Naming names

September 23, 2010

This post is not directly on technical writing or technical communication, but it IS to do with user experience.

One of my interests is researching my family tree, and one of my husband’s interests is researching song writers and musicians and their pedigrees (who they played with and when, who’s listed on the credits for an album, etc.). So we both deal with names and dates — and the frustrations of both.

I’ve blogged before about issues with confusing dates, but this time it’s about confusing names.

When there’s no clear column name in a table or some other designator (like upper case) for a name part, how do you decipher if ‘Michael James’ and ‘James Michael’ are the same person — or two different people? Many databases just populate the web table with the individual names, so there’s not even the old convention of separating the ‘last/first name’ order with a comma (e.g. ‘James, Michael’ clearly indicates that ‘James’ is the last name). And conversely, assuming the order to be ‘first/last name’ if there’s no comma (e.g. ‘Michael James’).

That ‘Michael James’/’James Michael’ situation is a dilemma. As my husband discovered, in just one online music database this person is listed BOTH ways in a single album’s credits. Add other databases to the mix and you can see that tracking that person’s works is difficult.

On the genealogical side, I’ve come to realize that an unusual name is a real bonus. Much as I scoffed at celebrity child names like ‘Dweezil’, ‘Moon Unit’, ‘Peaches’, ‘Apple’ and ‘Sunday’, later generations of genealogical researchers will thank their parents! An unusual name is SO much easier to find.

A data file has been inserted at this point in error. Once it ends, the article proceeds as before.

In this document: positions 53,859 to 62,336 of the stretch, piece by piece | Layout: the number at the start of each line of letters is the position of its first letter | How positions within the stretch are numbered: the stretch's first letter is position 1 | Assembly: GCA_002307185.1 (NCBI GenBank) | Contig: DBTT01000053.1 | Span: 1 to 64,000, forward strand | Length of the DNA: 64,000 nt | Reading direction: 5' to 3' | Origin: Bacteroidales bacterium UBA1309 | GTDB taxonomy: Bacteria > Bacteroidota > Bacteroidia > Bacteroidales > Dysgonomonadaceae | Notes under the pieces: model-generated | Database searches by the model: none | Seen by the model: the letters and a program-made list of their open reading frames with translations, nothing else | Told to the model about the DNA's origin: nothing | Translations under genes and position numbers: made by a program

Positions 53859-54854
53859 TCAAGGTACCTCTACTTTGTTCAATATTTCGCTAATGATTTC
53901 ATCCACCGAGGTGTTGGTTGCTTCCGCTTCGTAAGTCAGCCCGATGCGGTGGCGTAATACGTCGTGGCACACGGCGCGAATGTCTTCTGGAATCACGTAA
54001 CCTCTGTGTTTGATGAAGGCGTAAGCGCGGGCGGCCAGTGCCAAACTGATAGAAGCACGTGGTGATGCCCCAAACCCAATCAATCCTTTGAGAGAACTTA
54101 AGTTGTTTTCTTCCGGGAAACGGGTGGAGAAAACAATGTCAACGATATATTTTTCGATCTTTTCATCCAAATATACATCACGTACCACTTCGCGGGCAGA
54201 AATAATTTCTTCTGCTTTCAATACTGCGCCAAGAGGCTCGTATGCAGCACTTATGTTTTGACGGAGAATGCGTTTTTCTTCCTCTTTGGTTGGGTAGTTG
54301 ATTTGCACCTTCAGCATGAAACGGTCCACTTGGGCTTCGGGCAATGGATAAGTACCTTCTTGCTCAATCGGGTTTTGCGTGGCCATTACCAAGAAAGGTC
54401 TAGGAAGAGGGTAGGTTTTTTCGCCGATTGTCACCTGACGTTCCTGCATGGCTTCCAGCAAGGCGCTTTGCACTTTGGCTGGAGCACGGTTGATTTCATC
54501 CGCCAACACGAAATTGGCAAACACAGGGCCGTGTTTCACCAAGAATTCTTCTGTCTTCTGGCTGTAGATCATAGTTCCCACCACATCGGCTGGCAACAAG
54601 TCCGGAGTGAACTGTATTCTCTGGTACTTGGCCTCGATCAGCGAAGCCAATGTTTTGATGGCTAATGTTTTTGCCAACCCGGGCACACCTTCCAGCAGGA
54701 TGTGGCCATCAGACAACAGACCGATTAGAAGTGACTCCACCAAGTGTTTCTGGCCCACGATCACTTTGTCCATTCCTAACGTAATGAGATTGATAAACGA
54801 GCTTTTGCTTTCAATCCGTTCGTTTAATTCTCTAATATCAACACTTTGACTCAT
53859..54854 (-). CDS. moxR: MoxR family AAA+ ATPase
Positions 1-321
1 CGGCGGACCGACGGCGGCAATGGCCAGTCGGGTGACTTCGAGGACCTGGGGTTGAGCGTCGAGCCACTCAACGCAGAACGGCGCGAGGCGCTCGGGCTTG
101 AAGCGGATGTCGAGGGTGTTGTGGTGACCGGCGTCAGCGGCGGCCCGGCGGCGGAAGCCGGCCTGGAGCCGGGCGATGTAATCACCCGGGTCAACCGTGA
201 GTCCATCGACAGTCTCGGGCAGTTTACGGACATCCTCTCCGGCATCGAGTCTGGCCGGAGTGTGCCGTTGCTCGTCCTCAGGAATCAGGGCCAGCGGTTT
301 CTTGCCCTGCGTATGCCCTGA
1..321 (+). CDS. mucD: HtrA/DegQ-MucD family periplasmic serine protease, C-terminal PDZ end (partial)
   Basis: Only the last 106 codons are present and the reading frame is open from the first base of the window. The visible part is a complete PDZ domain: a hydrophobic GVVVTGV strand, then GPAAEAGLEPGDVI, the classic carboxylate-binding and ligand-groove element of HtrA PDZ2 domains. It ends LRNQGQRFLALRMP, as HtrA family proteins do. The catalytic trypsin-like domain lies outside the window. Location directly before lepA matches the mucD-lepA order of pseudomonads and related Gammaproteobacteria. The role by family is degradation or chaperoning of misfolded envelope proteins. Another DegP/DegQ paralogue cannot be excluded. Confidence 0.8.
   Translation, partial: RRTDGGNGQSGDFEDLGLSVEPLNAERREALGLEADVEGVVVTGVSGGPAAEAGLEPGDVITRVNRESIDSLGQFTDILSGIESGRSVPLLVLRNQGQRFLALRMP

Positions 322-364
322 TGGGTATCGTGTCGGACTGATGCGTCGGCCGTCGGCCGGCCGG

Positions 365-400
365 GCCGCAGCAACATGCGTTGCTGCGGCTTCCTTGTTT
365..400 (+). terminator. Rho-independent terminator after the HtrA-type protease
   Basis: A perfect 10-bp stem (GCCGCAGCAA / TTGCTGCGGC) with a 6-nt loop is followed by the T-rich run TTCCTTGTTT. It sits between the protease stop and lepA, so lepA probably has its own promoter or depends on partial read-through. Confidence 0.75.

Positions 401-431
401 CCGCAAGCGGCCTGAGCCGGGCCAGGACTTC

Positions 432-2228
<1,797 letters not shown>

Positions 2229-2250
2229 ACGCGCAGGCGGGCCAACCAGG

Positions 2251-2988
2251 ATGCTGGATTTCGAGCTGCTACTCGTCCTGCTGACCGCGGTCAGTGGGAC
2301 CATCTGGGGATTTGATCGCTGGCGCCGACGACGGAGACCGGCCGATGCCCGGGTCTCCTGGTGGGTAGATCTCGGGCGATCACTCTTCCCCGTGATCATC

Many previous generations in my family happily named their children after themselves or their brothers and sisters, uncles and aunts, parents or grandparents. As a result, despite having a not-so-common surname, I have many many generations of ‘Williams’ and ‘Thomases’ and ‘Henrys’ with nothing to clearly differentiate them. Similarly, in the one family I have found ‘Eliza’ as the mother, a daughter ‘Elizabeth Mary’ who died in infancy, a daughter born some years later and also called ‘Elizabeth Mary’, and a daughter ‘Eliza’. Talk about confusing!

This repeat naming thing is not limited to earlier centuries — my husband’s parents had boy who was stillborn. They named him ‘Bradley Jon’. After two more boys, they had another boy — and named him ‘Bradley Jon’ too. They must’ve liked the name… But their decision will throw up a potential dilemma for future genealogists researching the family as most people assume that each child in a family has a unique name (well, except for George Foreman who named ALL his sons ‘George Foreman’!).

In some of my genealogical research, I’ve hit little pots of gold when I’ve discovered an ancestor with an unusual (well, unusual for our family anyway) first name or middle name. Finding just one ‘Isaac’ and one ‘Emmanuel’ in my family tree opened up a rich vein of ancestral data. And the of the 28 ‘Charles’ we can identify in my family tree, the one who had the middle name of ‘Colston’ was just as fruitful.

Bottom line:

  • If you’re designing databases for displaying names on websites or in printed material, make it clear to the user which part of the name is which by using column header labels (e.g. First Name, Last Name), or by using all upper case for the last name.
  • If you’re thinking of naming your child after yourself or your spouse, or a close member of your family, either don’t do it, or, add an unusual middle name so that later generations can clearly distinguish your child from any others in the world who have the same first and last name. The kid may hate their middle name (do any kids like their names??), but a genealogical researcher will love you for it. This is one area where I believe consistency is NOT good!


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